Republican state representatives Mike Duffey (R-Worthington) and Bob Hackett (R-London) successfully navigated a bill through the Ohio Statehouse to modernize Ohio law regarding so-called “transportation network companies” such as Uber and Lyft.

HB 237 is now on the governor’s desk awaiting his signature.  Once signed, the legislation will increase insurance coverage for Uber and Lyft drivers in case of accidents and establish a single statewide process for drivers to be approved, rather than via conflicting regulations in many cities.

“This law supports the free market,” said Duffey. “It makes it easier for Uber and Lyft drivers, working hard to support their families, to follow a simple statewide set of requirements.  In doing so, we are going to attract more drivers and as a result, getting rides will be even more convenient.”

For Ohioans applying to become a ridesharing driver for the first time, HB 237 will make the process more consistent across the state, requiring background checks, prohibiting applicants with significant driving infractions, and requiring zero tolerance for drug or alcohol use.  It also establishes disclosure of information for riders such as a photo of the driver, license plate number or exterior signage indicating the name of the ridesharing company.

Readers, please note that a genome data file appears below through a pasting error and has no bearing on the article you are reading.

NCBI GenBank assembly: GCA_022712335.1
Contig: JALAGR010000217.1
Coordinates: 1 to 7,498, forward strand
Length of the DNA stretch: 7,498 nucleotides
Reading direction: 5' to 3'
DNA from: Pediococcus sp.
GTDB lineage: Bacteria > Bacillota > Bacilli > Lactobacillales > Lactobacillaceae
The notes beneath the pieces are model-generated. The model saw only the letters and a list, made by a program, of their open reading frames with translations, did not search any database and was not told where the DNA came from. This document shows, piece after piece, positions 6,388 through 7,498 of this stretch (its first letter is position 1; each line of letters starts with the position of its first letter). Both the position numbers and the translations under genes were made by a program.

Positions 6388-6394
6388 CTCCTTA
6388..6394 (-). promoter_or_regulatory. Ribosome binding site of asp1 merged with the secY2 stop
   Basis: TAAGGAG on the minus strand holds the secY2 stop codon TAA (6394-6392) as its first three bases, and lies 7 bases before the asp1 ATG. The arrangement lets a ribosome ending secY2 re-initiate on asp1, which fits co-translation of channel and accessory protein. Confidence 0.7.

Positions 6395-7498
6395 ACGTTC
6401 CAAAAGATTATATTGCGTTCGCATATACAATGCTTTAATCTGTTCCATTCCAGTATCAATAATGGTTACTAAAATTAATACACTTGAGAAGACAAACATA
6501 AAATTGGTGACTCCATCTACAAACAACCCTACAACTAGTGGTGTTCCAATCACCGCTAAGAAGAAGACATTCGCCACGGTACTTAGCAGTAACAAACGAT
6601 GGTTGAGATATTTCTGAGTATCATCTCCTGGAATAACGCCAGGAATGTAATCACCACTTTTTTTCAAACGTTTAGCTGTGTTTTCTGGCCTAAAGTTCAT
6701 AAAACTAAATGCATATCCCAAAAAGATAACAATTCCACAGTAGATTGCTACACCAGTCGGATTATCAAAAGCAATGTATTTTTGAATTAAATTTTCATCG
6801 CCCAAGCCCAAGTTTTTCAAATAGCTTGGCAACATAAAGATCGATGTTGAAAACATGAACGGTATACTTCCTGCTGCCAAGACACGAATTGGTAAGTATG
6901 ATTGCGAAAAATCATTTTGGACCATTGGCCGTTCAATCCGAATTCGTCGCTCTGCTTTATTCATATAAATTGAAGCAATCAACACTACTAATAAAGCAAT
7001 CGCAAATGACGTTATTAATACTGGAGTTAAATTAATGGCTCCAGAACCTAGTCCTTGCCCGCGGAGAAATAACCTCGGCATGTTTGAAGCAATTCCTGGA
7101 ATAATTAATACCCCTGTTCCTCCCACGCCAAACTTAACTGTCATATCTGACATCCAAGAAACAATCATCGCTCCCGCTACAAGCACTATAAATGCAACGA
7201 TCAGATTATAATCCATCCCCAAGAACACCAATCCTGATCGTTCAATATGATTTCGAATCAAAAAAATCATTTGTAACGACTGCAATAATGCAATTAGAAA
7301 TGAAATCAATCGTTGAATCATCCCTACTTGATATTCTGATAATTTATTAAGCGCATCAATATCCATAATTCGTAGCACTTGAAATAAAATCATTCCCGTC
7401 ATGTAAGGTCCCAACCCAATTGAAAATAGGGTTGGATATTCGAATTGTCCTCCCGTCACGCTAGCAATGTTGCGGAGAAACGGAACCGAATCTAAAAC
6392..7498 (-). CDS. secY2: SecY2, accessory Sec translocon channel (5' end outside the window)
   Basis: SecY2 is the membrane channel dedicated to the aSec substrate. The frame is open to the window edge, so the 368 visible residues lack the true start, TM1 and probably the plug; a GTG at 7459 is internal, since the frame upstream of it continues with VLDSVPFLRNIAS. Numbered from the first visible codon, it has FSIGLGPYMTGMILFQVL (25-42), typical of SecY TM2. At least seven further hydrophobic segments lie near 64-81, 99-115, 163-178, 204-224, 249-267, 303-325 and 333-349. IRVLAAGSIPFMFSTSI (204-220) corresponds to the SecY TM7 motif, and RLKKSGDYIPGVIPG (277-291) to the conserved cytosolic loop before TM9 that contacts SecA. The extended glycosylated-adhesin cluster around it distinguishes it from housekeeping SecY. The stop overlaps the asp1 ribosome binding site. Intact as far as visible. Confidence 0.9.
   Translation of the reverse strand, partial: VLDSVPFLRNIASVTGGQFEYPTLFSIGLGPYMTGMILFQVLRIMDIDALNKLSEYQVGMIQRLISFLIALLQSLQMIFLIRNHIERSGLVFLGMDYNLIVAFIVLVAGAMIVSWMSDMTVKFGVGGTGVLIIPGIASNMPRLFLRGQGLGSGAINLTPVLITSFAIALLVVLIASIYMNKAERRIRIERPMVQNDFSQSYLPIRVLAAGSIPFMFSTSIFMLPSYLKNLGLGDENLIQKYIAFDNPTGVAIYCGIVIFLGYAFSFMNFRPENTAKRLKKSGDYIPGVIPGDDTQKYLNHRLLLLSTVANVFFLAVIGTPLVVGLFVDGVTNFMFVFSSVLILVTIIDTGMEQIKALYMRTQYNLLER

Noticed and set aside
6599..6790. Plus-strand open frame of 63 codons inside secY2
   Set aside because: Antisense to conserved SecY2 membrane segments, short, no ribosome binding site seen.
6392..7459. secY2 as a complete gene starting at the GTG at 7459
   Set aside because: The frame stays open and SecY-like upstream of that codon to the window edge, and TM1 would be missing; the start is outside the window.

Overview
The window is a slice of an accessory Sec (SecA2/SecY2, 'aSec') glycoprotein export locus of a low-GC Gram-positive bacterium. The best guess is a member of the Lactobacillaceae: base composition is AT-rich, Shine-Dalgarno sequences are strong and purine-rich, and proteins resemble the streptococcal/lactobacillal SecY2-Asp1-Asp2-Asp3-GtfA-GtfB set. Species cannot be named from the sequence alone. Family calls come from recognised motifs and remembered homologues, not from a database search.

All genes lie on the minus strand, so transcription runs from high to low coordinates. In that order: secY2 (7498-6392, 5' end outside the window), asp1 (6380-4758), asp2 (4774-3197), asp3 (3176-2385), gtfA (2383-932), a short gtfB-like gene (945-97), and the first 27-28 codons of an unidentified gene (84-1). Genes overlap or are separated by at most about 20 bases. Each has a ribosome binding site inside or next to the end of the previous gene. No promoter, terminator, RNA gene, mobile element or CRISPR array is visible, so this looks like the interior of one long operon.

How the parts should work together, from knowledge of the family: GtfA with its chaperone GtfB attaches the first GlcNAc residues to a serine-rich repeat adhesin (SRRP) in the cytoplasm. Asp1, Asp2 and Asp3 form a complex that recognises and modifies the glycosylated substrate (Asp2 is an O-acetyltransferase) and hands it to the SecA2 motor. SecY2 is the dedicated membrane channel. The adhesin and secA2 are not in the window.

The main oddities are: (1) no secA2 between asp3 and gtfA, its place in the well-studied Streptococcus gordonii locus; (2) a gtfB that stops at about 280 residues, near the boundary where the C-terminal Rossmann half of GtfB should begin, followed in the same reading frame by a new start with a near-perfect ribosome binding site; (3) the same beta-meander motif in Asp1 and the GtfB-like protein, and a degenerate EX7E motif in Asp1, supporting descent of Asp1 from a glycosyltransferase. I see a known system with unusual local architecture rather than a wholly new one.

"The TNC business is a new and rapidly growing industry and there were potential gaps in insurance coverage for the driving public,” Rep. Hackett stated. “I could not be more pleased with the willingness of the TNC companies and key insurance companies to get together and work out a solution.  This is just another example where the private sector worked well with government to hammer out an acceptable win/win solution."

Regarding insurance, the legislation also addresses an industry concern about whether drivers should be covered by their personal insurance or a more expensive commercial insurance policy while logged into the mobile app.  HB 237 legally obligates drivers to obtain coverage. 

During committee hearings in the Ohio Senate, amendments were added to allow taxicabs companies to operate as TNCs if they accept the same requirements.  The Senate also allowed TNCs to accept cash payments, and while it is unlikely companies like Uber or Lyft would choose to do so, it is more likely that taxicab companies would accept cash while operating a TNC app of their own. 

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